https://www.politifact.com/factcheck...t-coronavirus/

    ... coronavirus spreads across the globe, following closely in its path are specious theories with a virality of their own. "People Of Color May Be Immune To The Coronavirus Because Of Melanin" read the headline of one article, from Blackmentravels.com, shared on Facebook. The post was flagged as part of Facebook’s efforts to combat false news and misinformation on its News Feed. (Read more about our partnership with Facebook.) No, dark skin color won’t protect you against coronavirus or the disease it causes, COVID-19.
    4. Deliberately disobeying "shelter in place" orders

    Throughout the crisis, there have been reports of black churches meeting in person, block parties in black neighborhoods, and of course the spring break traveling of college students of all colors. The liberal Pro Publica refers to the issue of blacks ignoring orders to stay at home in this delicate, leftist cant:

    https://www.propublica.org/article/e...-alarming-rate
    ...when the shelter-in-place order came, there was a natural pushback among those who recalled other painful government restrictions — including segregation and mass incarceration — on where black people could walk and gather.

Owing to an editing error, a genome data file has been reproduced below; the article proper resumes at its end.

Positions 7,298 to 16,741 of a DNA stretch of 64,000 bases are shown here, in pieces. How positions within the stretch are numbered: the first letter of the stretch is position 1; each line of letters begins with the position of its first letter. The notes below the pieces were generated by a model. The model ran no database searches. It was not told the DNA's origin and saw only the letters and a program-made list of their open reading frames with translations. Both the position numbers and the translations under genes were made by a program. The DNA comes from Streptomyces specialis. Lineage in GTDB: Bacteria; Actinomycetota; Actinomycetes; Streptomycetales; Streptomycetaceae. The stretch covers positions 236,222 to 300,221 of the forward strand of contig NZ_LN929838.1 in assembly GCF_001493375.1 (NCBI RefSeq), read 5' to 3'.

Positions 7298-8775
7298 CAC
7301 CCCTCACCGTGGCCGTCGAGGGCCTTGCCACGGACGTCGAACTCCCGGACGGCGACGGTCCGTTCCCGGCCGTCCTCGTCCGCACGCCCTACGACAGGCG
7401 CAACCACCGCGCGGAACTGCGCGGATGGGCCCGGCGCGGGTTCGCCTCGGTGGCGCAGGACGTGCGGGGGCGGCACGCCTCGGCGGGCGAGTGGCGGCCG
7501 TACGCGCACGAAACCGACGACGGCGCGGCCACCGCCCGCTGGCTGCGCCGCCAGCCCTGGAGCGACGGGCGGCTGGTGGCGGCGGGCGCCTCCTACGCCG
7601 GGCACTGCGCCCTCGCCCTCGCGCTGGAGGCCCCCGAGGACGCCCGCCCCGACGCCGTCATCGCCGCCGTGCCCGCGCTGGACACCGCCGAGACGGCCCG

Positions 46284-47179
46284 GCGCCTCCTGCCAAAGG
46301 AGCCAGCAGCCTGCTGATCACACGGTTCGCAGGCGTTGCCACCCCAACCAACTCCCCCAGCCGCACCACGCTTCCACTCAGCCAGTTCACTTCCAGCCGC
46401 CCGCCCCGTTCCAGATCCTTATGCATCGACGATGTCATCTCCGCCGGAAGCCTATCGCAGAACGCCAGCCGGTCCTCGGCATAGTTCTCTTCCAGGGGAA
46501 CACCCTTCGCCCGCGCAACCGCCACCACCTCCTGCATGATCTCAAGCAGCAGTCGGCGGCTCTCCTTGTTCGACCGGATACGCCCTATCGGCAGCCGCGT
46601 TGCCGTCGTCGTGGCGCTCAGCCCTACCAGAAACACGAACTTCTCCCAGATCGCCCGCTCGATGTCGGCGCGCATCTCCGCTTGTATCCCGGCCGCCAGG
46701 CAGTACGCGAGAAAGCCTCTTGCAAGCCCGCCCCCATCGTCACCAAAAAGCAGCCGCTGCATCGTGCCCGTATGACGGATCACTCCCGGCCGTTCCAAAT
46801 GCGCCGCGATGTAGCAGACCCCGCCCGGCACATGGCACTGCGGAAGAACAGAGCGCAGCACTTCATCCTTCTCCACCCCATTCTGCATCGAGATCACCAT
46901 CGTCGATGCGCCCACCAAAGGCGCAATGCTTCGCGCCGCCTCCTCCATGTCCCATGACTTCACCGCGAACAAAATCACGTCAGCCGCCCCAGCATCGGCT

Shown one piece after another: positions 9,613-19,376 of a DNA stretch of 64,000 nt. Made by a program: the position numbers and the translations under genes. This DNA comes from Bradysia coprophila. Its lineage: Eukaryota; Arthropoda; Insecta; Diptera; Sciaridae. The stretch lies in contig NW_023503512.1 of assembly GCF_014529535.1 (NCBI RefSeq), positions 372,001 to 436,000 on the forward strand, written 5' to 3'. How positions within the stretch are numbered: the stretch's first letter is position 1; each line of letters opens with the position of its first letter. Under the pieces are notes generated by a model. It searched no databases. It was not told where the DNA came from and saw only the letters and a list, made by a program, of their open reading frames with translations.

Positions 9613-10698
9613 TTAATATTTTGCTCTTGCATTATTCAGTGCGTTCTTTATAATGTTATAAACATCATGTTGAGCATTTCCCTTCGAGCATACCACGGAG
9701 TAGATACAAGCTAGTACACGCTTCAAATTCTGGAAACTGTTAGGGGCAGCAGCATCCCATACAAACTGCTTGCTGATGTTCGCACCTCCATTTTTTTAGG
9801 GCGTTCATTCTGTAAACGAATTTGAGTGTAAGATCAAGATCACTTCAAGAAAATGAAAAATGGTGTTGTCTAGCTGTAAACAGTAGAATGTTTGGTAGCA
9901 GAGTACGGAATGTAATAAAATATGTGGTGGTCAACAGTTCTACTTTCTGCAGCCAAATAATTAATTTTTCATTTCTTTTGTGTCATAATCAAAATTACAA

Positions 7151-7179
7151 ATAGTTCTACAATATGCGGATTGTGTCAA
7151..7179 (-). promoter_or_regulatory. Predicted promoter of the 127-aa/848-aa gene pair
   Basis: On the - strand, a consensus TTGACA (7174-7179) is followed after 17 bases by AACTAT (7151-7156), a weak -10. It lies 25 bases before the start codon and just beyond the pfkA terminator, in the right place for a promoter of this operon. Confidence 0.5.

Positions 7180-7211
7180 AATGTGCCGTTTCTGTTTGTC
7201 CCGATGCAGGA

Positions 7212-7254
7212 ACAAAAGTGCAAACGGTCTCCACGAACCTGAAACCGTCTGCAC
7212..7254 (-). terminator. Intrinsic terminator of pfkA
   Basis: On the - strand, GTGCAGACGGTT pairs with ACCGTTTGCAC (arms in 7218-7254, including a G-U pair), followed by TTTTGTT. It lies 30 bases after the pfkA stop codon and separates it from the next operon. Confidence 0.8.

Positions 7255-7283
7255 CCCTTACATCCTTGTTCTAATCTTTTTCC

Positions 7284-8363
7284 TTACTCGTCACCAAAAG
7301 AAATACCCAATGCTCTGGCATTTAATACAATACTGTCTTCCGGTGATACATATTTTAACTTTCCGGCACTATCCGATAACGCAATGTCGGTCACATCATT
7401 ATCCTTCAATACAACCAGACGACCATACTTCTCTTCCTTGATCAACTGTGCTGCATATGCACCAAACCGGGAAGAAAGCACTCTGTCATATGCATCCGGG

I think these four reasons explain a lot, and what they argue for is more EDUCATION of the black community, preferably by black doctors who have credibility among blacks. Money, slavery, discrimination, etc. is not the issue here. Education is. I would support more funding for Corona Virus education for blacks. General public health education regarding diet is also important to reduce the co-morbidities that will kill more blacks than whites. When blacks protest a Trader Joe's that will bring in healthy food, but continue to consume fast food at higher rates than any other race, they contribute to the co-morbidity that will kill them in a pandemic.
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  2. #2  
    Senior Member cadillac shark's Avatar
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    The virus prevents oxygen from reaching red bloodcells, so the clue is probably there. In that process.
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  3. #3